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Fall Trout Stockings 2016

There is no doubt the most common question I have been asked the past couple of weeks would be “When are the Trout going to be stocked?”  When are the put & take, catchable-size Rainbow Trout going to be stocked in urban and parks waters across the state this fall?  Well, now I know:

Rainbow trout stockings scheduled this fall

LINCOLN – Catchable-size rainbow trout are being stocked in city ponds and lakes across the state by the Nebraska Game and Parks Commission. These stockings will enhance fishing opportunities this fall and winter.

Trout fishing is a great way to introduce children to fishing because simple and inexpensive equipment may be used. A spinning or spin-cast rod and reel with a hook baited with a worm will work well. Add a split shot a couple of feet above the hook and a bobber a couple of feet above the split shot. Trout also can be caught with spinners, salmon eggs, dough baits and artificial flies.

The stockings began Sept. 28 with 1,400 trout put in the northwest pit at Bridgeport State Recreation Area (SRA), 900 stocked in the Scottsbluff Zoo Pond, and 1,500 put in Rock Creek SRA Lake.

The stocked trout are approximately 10 inches in length. The following is a tentative stocking schedule, including quantities:

Oct. 3 – Grabel Ponds Nos. 1, 2 and 3, Fort Robinson State Park (SP), Crawford, 2,400 trout; Gilbert-Baker Wildlife Management Area (WMA) Pond, Harrison, 600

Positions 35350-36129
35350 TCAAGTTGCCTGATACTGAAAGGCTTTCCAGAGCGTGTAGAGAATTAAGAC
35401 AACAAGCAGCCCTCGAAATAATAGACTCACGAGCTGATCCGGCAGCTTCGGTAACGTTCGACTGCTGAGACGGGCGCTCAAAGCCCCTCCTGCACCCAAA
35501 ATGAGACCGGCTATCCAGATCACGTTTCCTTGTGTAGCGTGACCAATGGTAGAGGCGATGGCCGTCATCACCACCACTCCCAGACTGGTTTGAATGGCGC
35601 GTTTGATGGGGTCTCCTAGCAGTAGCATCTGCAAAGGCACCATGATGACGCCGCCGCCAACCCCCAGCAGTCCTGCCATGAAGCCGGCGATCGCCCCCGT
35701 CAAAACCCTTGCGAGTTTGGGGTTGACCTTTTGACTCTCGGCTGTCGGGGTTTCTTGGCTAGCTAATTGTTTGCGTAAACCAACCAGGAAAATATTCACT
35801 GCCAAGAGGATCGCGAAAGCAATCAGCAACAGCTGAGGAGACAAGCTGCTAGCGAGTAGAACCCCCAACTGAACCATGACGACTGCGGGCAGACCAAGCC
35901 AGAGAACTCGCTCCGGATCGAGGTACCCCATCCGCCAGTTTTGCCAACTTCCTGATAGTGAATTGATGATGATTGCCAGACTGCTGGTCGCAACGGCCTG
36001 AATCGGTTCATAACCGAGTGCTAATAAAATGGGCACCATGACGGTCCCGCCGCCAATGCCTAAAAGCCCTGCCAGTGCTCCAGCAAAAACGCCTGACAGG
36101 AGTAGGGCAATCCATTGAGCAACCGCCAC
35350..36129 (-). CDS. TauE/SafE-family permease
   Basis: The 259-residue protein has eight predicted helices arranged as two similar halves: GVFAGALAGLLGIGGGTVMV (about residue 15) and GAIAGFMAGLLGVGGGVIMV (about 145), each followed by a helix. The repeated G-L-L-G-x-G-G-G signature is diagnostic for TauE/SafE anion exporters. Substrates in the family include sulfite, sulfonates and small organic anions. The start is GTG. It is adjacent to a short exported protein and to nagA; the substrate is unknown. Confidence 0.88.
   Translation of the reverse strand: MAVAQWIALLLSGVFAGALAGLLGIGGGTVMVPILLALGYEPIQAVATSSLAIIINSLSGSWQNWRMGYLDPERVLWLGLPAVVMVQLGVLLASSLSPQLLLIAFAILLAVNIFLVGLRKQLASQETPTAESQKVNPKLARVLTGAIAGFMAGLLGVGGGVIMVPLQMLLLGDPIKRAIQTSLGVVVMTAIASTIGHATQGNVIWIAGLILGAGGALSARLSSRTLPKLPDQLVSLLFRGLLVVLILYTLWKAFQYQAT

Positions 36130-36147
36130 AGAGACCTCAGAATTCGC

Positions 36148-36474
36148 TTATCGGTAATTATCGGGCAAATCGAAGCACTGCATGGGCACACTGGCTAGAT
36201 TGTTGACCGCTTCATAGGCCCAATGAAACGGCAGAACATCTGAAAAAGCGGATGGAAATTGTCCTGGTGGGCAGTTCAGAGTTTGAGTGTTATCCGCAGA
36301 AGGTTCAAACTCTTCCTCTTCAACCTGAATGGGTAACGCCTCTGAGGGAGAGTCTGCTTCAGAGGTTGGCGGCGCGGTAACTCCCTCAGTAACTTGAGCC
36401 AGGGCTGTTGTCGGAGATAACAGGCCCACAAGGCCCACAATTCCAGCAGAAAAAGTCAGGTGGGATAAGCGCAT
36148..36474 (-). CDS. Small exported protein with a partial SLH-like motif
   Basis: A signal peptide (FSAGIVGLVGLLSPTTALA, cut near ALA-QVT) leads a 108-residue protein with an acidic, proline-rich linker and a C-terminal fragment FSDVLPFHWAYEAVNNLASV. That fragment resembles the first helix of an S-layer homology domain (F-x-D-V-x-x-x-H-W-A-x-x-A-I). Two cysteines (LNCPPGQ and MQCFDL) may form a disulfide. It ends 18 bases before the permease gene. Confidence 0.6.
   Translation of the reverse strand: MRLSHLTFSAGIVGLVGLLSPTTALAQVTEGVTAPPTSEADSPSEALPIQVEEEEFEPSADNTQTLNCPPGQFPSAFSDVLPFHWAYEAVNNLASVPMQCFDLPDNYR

Oct. 5 – Morrill Ponds, Morrill: north, 1,350; middle, 450; south, 400

Oct. 11 – Crystal Cove Lake, South Sioux City, 4,250

Oct. 12 – Fremont SRA Lake No. 2, Fremont, 4,750; Benson Park Pond, Omaha, 1,050

Oct. 13 – Holmes Lake, Lincoln, 3,000; Bowling Lake, south pond, Lincoln, 400

Oct. 14 – Carter P. Johnson Lake, Fort Robinson SP, Crawford, 2,500

Oct. 17 – CenturyLink Lake, Eugene T. Mahoney SP, Ashland, 1,500; Lake Halleck, Papillion, 1,200; David City Park Pond West, David City, 600

Oct. 18 – Standing Bear Lake, Omaha, 4,000; Niobrara SP Ponds, Niobrara, 750; Curtis Golf Course Pond, Curtis, 150; Birdwood WMA, North Platte, 4,000

Oct. 19 – TaHaZouka Park Lake, Norfolk, 1,500; Pawnee Pond West, Columbus, 1,500

Oct. 20 – Standing Bear Lake, Omaha, 3,250; Hitchcock Park Pond, Omaha, 450; Towl Park Pond, 300

Oct. 24 – Fort Kearny SRA Lake No. 6, Kearney, 1,200; Holdrege City Lake, Holdrege, 2,000; Windmill SRA Lake No. 2, Gibbon, 600; Such’s Lake, Grand Island, 650; Heartwell Park Lake, Hastings, 900; Independence Landing, Seward, 600

Oct. 25 – Grove Lake, Royal, 1,250 (tentative date, sometime during the week of Oct. 24 for sure); Steinhart Park Ponds, Nebraska City, 1,200; Fairgrounds Lake, Auburn, 800; Stanton Lake, Falls City, 200; Humboldt City Park Lake, Humboldt, 600; Pawnee City Park Lake, Pawnee City, 300; Weeping Water Pond, Weeping Water, 1,500

Oct. 26 – Ord City Lake, Ord, 1,500; Melham Park Lake, Broken Bow, 1,200; Ansley City Lake, Ansley, 1,200; Oxford City Lake, Oxford, 300; Elm Creek, Red Cloud, 1,000; Lexington City Lake, Lexington, 750

Oct. 27 – Gracie Creek Pond, Burwell, 1,000

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There are some suggestions on how to catch put & take Trout in that news release; let me mention a few other things.  The Rainbow Trout that are being stocked have been raised in a fish hatchery for their entire lives.  They are used to swimming around looking for someone to throw fish feed into the water for them.  Once they are stocked that ceases, but they still tend to cruise around looking for food.  They will simply swim around, but if you can imagine edges or paths that they might swim, that will give you some ideas of where they may be concentrated.  If you know the stocking location, start there.